The liability or personal injury lawyers will have a field day in court if you were to get into an accident and they found out you really didn't get any training.

Old School's Comment
member avatar
I'm not exactly sure what "advice" you need Mike. You want to be a safe professional driver and you don't feel this outfit will give you the results. This company isn't for you then. Move on and quit wasting your time or theirs.

I completely agree with Big T. Move on. You are not starting this career in the proper manner. You need to start at a major player who provides rookie drivers with a minimum of one month with a trainer.

Don't take offense at my remarks about "playing games." We all are willing to name the company we work for. The fact that you don't feel comfortable with that should be a huge red flag to you. I highly recommend you move on. Start somewhere else.

PJ's Comment
member avatar

Mike I have read through your posts a couple times now to understand you and the situation better. Per your own description of your learning style I agree with Big T and old school. This is not the company for you. I highly recommend also you go with a company that will put you with a trainer for the time needed for you to get a handle on how they do things.

I stand by my first observation that liability is extremly high at your current company. I understand this being a long time dream and would hate to see it fail because someone thrust you out there without a good amount of support.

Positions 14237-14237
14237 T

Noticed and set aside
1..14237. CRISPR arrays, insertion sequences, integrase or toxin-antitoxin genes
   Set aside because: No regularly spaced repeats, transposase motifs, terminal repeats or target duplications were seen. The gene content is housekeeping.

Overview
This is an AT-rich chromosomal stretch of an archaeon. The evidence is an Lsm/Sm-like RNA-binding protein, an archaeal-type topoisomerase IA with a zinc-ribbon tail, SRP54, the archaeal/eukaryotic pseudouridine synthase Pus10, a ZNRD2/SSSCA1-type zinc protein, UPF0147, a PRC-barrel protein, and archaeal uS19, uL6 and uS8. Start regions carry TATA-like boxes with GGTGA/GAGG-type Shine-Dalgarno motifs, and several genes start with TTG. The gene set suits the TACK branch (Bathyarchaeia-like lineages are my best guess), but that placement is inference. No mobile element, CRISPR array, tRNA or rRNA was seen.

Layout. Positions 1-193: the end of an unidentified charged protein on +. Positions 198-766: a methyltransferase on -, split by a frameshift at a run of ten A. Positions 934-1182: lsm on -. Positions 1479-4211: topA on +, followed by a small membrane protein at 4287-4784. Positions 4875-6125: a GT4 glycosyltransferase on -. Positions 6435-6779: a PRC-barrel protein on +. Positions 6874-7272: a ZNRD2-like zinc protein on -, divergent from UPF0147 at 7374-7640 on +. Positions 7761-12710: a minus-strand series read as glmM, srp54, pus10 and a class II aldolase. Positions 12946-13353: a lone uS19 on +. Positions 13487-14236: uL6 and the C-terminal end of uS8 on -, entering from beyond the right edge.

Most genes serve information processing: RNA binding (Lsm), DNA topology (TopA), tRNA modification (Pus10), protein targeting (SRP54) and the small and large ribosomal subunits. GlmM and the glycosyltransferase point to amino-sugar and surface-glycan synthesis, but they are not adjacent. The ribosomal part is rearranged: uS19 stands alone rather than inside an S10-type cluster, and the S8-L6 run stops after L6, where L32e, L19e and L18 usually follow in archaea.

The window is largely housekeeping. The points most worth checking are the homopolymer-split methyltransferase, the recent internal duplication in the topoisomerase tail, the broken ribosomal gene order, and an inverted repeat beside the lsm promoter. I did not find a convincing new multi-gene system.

I would notify the school of the lack of training. They may not be aware of it. It may help someone in the future.

Bobcat_Bob's Comment
member avatar

Personally I would thank them for the opportunity and walk away. No company should put a new driver on the road with no additional training, I would be worried about any legal liability this would set me up for. I have a feeling you won't be legally insured as the cost of insurance on a new driver is astronomical especially with no training program.

Bird One and myself both live in the Chicago area and unfortunately this not uncommon in our area.

Don't take offense at my remarks about "playing games." We all are willing to name the company we work for. The fact that you don't feel comfortable with that should be a huge red flag to you.